PRESS POINTS

Stanton revives greenway group

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Cliff Stanton may no longer be a part of the group that now organizes RiverFestBX, but he’s now leading the organization that first founded it.

Stanton was voted unanimously to chair the Friends of the Hudson River Greenway in the Bronx, succeeding Paul Elston.

Under Elston, the Friends were primarily responsible for advancing the idea of creating an all-river greenway along the shores of the Hudson River in the Bronx, and garnering support for a Community Board 8 resolution supporting it in 2014.

The Friends also created RiverFest, the celebration of the Hudson River, which takes place riverside at the College of Mount Saint Vincent campus, before turning it over to the Kingsbridge Riverdale Van Cortlandt Development Corp., where Stanton used to work.

As KRVC grew, the Friends’ activities began to wane, according to a release. In fact, the group was close to dissolving before Stanton said he agreed to resuscitate the group with the hopes of returning it to a leadership role in the greenway advocacy effort.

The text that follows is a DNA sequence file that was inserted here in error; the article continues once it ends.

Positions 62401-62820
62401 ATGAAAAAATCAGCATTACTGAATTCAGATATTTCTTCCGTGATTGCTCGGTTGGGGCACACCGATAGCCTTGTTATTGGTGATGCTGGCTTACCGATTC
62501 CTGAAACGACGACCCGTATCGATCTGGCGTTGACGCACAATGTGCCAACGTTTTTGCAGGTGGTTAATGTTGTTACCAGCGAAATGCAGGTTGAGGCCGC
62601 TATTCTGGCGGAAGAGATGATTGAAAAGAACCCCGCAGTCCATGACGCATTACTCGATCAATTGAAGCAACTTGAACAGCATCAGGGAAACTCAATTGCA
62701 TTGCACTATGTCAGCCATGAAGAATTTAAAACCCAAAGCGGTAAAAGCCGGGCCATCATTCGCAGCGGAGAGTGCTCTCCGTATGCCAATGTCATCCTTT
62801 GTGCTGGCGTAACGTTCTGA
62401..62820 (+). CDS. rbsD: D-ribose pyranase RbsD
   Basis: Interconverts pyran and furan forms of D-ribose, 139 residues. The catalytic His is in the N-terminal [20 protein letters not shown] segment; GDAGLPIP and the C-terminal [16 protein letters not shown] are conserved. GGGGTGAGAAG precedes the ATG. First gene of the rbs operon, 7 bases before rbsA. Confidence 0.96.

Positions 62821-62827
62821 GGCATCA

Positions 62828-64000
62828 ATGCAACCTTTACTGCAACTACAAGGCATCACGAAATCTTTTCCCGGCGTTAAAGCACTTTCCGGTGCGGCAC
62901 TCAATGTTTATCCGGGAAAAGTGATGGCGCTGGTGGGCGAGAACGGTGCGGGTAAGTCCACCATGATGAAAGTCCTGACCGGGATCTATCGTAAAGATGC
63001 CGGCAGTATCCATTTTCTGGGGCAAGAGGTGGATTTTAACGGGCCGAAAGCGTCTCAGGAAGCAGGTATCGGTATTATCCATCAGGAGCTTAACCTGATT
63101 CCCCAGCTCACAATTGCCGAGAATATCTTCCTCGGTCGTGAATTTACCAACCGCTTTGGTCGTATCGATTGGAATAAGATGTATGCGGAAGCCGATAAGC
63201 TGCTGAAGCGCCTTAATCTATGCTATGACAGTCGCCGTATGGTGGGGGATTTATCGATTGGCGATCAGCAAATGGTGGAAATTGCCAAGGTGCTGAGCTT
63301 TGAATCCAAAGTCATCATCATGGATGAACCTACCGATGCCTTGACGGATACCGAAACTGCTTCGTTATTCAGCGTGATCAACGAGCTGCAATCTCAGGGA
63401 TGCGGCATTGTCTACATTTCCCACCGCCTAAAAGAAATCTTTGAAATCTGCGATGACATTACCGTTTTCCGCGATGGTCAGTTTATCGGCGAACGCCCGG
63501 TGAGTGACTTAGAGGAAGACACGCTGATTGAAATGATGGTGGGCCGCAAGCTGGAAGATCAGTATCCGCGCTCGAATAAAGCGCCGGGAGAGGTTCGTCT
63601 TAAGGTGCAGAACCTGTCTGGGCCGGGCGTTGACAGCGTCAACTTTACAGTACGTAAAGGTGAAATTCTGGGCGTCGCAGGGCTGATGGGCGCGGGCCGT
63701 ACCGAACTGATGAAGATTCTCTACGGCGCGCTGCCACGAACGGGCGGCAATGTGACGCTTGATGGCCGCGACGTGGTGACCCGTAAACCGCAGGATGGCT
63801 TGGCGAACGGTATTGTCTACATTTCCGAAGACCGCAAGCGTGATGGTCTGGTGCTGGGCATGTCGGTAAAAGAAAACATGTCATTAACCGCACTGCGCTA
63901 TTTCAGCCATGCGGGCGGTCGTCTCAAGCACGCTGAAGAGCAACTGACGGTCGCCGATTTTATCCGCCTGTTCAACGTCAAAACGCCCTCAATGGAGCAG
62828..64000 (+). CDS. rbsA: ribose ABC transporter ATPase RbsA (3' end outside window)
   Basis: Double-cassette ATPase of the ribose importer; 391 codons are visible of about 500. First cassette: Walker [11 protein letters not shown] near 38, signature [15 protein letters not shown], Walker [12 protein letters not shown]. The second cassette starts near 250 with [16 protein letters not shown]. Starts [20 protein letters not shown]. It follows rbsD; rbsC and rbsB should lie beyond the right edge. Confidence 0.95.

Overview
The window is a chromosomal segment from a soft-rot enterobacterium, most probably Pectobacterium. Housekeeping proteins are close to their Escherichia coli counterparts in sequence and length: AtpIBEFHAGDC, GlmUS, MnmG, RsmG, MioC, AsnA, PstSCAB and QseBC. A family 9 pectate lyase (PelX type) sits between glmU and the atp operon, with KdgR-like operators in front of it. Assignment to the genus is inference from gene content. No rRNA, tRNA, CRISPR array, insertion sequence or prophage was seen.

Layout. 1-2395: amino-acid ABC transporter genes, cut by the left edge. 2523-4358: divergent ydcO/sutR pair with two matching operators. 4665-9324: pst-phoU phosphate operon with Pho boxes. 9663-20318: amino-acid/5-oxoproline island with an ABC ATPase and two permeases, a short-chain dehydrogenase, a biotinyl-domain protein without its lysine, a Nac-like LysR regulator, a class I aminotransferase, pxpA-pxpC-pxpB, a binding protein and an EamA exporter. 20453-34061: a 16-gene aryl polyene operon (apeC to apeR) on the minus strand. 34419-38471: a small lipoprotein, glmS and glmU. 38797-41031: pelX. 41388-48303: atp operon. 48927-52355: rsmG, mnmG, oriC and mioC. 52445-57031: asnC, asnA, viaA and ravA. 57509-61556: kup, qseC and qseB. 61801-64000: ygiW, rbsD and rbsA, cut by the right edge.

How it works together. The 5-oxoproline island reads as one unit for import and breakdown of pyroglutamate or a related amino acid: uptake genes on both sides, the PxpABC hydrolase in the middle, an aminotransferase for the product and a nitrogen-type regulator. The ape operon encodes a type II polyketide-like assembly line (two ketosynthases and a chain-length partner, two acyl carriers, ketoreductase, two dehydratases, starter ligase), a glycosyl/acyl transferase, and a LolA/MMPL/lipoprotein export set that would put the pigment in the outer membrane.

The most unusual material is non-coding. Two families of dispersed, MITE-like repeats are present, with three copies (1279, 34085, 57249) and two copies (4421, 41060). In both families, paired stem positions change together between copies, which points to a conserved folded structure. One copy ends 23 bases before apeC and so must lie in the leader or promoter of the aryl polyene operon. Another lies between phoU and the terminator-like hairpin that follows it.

“As our community prepares to celebrate the 10th annual RiverFest next month, we should all take a moment to reflect on how far we have come and how much more work we have to do,” Stanton said, in a release. “We have a connsensus as a community of what we would like to see built. We have a feasibility study that says it can be done. Next, we need to secure the funding to conduct an engineering study.”

That project, of course, is the proposed access to the Hudson River, planned as a trail and parkland along the railroad tracks.

“It’s been a long road,” Stanton added, “but I feel we are getting very close to realizing our dream of a Hudson River Greenway in the Bronx.”

 

Jerome Park FANs earns parks award

Volunteers dedicated to beautifying the park area around the Jerome Park Reservoir has earned recognition from Partnerships for Parks.

Jerome Park Friends and Neighbors, led by Debra Travis, was one of the recipients of the organization’s Golden Trowel Award, which recognizes a commitment to transforming parks and green spaces into what it calls dynamic community assets.

FANs, as it’s called, was founded by Travis in 2016 to tend to the natural areas around the reservoir that had become overrun with invasive species.

In 2018, the group hosted 29 “It’s My Park” projects, bringing out more than 100 volunteers to plant 1,200 flowers, collect more than 200 bags of debris, and spread 400 pounds of compost and 22 yards of mulch.

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